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Grand National: It's no problem

Jamie Lynch RSS / / 13 April 2012 /

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Are you following Jamie's National selections?

Are you following Jamie's National selections?

"My 'he might just drop the lot' theory about Synchronised also applies to Junior, and accordingly I've laid both for a place. Besides Cappa Bleu, I've backed Always Right and Killiglen both win and place."

How do you solve a problem like the Grand National? By sharing it, says Timeform Chief Correspondent Jamie Lynch, who answers some of the many problems posed by the participants in this year's big race...

A problem shared is a problem solved so they say. I'm more of a problem kept to yourself and bottled up is a problem that hopefully might just go away sort of person, but that doesn't make for good reading. Therefore, in the belief that if Denise Robertson can do it then so can I, casting myself in the role of whatever is the male equivalent of an Agony Aunt (Unhappiness Uncle?), I have assessed and addressed the incoming dilemmas, from horses and humans, in a special Grand National problem page. I'm here to help.


OVER-DEMANDING PARTNERS

Dear Jamie,

I feel I have given everything in my relationship, and still I am asked to do more. The climax we reached only four weeks ago would, I thought, have been enough to satisfy most people, but this weekend I'm expected to do it all again, and then some. I doubt I can get into the same rhythm, and, as Tracey Cox always says, it's all about the rhythm. Never mind G, I fear the only spots I'll be hitting on Saturday will be flat ones. My reputation is more slap than tickle, but if, as advertised, it's nine minutes of slap then I'm tempted to just drop the lot. What do you think?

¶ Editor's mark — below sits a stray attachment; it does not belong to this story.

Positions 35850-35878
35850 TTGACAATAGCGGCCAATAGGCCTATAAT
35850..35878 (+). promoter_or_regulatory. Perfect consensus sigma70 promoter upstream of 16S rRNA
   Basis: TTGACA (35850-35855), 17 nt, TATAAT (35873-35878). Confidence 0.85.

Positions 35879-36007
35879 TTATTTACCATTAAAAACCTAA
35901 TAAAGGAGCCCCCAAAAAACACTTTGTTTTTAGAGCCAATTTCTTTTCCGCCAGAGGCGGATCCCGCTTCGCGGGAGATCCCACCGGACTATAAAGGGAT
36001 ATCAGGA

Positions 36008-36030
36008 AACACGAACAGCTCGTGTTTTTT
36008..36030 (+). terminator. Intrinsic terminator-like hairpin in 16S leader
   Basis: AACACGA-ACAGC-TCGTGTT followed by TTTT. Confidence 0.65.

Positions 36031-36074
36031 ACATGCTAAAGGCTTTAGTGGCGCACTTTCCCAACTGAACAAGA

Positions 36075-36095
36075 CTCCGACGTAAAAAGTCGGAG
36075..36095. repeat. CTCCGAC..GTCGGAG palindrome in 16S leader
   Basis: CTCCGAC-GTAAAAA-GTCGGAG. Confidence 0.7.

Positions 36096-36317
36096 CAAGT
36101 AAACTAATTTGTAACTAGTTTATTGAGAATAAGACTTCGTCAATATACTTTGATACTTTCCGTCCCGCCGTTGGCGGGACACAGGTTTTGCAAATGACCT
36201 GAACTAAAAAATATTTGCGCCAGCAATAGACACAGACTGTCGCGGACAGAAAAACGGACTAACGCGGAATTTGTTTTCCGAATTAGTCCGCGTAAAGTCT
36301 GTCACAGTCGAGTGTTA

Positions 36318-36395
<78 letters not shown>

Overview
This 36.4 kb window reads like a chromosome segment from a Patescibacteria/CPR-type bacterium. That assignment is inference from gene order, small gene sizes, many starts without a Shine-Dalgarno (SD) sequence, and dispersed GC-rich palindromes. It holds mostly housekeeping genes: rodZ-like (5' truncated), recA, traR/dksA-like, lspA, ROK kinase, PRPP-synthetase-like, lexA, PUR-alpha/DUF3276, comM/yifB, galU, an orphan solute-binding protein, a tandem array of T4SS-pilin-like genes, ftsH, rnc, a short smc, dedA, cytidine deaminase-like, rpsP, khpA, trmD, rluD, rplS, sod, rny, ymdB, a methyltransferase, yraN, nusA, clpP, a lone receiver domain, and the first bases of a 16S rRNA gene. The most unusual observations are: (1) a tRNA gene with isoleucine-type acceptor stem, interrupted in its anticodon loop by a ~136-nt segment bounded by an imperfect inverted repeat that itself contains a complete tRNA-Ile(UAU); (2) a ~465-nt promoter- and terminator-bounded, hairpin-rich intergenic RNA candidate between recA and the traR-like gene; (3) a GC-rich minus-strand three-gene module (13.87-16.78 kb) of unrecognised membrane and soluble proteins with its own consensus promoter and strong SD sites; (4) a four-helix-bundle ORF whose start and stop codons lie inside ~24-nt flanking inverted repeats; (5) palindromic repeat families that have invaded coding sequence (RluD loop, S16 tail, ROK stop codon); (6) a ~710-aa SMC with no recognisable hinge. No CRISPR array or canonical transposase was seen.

Synchronised, Gloucestershire

Jamie says: Firstly, don't listen to Tracey Cox if you can help it, because no male ever felt secure or self-assured after watching her programs. Secondly, I share all of your concerns and would advise you be true to yourself by dropping the lot at some point before halfway, thus ensuring my profit on a place-lay bet.


SECOND CHOICE

Dear Jamie,
My partner dumped me a few weeks ago in favour of someone else. That fell through, so suddenly he's back wanting to get his leg over, and I'm left feeling like the consolation prize. Am I being unnecessarily insecure?
On His Own, Co. Carlow

Jamie says: No, you're absolutely right to feel insecure, as your man and Prince de Beauchene looked a match made in heaven before the split (in his hip), and actually if I was Ruby I wouldn't have climbed over Seabass to get to you, so how does that make you feel? Also, I don't think you jump well enough to make the frame in a National.


GOING TOO FAR

Dear Jamie,
I have recently been diagnosed with marathonophobia: the fear of long distances. I'm led to believe that this isn't an ideal condition for the journey I'm about to embark upon. Can you give me any advice?